After Swanson arrived at Lake McDonald, he added another 10 feet onto the Lewtana.

The remnants of that boat are resting on the bottom of the lake, where it was burned and scuttled after its usefulness for hauling freight was undermined by the completion of the road.

“They just lit it on fire in the lake and it sank,” Hackethorn said. “It’s right near Fish Creek campground. If you know where to look, you can snorkel over. It’s in 10 to 15 feet of water. You can still see the keel.”

The DeSmet was built to replace a number of aging vessels on Lake McDonald.

“It’s really tragic that more information doesn’t survive about Swanson,” Hackethorn said. “There’s just not a lot there… He was someone who deserves that recognition.”

Swanson acquired his own concession in the park in 1920. He operated the Glacier Park Boat Company until he sold it to Arthur Burch and Carl Anderson in 1938.

At the end of the summer tourist season, the boats are removed from their respective waters and carefully maintained using the same techniques that Swanson perfected decades ago.

“We do thousands of hours of work on the boats every season,” Hackethorn said. “It’s difficult because some of the boats never leave the park. The DeSmet has been inside the park since it was first launched almost 90 years ago. It’s out on the water on Lake McDonald in the summer and then in its boathouse in the winter. We do all the maintenance in the park.”

That maintenance includes replacing cedar planks on the boat’s hull, oak ribs or maybe some of the fir on the superstructure.

“A wooden boat is always a work in progress,” Hoackethorn said. “There are definitely a lot of original materials on all of these boats, but it does require a lot of maintenance to keep them floating.”

That work on the Swanson-built boats has been a “labor of love” for three generations of Scott Burch’s family.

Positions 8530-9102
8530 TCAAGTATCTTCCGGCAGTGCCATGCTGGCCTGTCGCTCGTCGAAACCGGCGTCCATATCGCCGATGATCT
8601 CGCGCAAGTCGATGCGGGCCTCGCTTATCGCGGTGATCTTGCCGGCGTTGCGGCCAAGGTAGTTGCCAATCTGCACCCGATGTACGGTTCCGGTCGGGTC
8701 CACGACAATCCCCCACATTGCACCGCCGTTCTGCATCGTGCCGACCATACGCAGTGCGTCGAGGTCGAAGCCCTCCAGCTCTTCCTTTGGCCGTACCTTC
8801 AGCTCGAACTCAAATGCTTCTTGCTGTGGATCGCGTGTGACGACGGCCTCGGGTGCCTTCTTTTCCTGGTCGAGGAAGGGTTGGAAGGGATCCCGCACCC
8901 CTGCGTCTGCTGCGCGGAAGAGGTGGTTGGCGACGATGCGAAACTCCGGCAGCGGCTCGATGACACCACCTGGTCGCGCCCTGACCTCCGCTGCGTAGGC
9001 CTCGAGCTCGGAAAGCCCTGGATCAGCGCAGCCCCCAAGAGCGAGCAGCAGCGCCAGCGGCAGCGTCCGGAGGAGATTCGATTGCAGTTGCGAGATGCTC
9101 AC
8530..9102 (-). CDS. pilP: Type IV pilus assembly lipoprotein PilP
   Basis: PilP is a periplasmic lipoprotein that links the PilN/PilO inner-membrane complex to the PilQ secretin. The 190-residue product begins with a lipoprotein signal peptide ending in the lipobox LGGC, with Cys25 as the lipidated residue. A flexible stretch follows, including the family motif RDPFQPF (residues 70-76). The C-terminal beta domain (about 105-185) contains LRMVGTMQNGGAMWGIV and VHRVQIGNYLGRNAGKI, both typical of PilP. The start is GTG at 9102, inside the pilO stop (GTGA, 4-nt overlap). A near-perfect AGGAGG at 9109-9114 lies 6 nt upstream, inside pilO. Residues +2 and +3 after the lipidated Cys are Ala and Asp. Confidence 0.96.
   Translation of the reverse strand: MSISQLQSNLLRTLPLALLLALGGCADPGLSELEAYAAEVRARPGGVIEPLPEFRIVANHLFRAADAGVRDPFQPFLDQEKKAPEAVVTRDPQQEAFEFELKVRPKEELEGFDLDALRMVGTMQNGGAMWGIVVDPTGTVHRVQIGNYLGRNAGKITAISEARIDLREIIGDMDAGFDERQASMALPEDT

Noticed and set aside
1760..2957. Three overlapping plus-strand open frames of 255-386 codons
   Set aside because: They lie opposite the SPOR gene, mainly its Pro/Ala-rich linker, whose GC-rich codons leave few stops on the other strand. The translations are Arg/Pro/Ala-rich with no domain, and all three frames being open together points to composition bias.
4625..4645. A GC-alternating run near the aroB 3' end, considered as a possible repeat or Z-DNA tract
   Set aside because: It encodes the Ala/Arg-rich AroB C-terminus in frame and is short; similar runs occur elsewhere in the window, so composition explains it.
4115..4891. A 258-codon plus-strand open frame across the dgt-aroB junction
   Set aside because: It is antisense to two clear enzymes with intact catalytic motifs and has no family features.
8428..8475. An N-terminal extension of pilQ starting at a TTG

“My children will hopefully be the fourth,” he said.

Burch’s Glacier Park Boat Company took the lead in putting together the documentation necessary to have the boats placed on the National Register of Historic Places.

“I think it was seriously important to do that for the park,” Burch said. “When you think about the history of Glacier National Park, it’s the wonderful old hotels, it’s the Great Northern Railroad, it’s the Red Jammer buses and it should be these old historic boats.''

Unlike trails and roads that have left permanent, physical marks on the park, the boats represent a piece of history that "make waves and they go away,'' he said.

“The boats have been there forever, and there’s no evidence of them,” Burch said. “All the boat houses where the boats reside have been on the historic register for a long time, but the boats themselves haven’t been. People need to know how important and significant they are.”

From an environmental standpoint, Burch said the boats’ impact is small.

“We burn like 25 gallons of fuel a day,” he said. “That’s all we go through to power these big giant boats. A visitor driving up from Kalispell and traveling through the park can burn more fuel in a private vehicle than we do in a day.”

“The old boats are super cool and I’m glad they are finally being recognized as an important piece of Glacier National Park's history,” Burch said.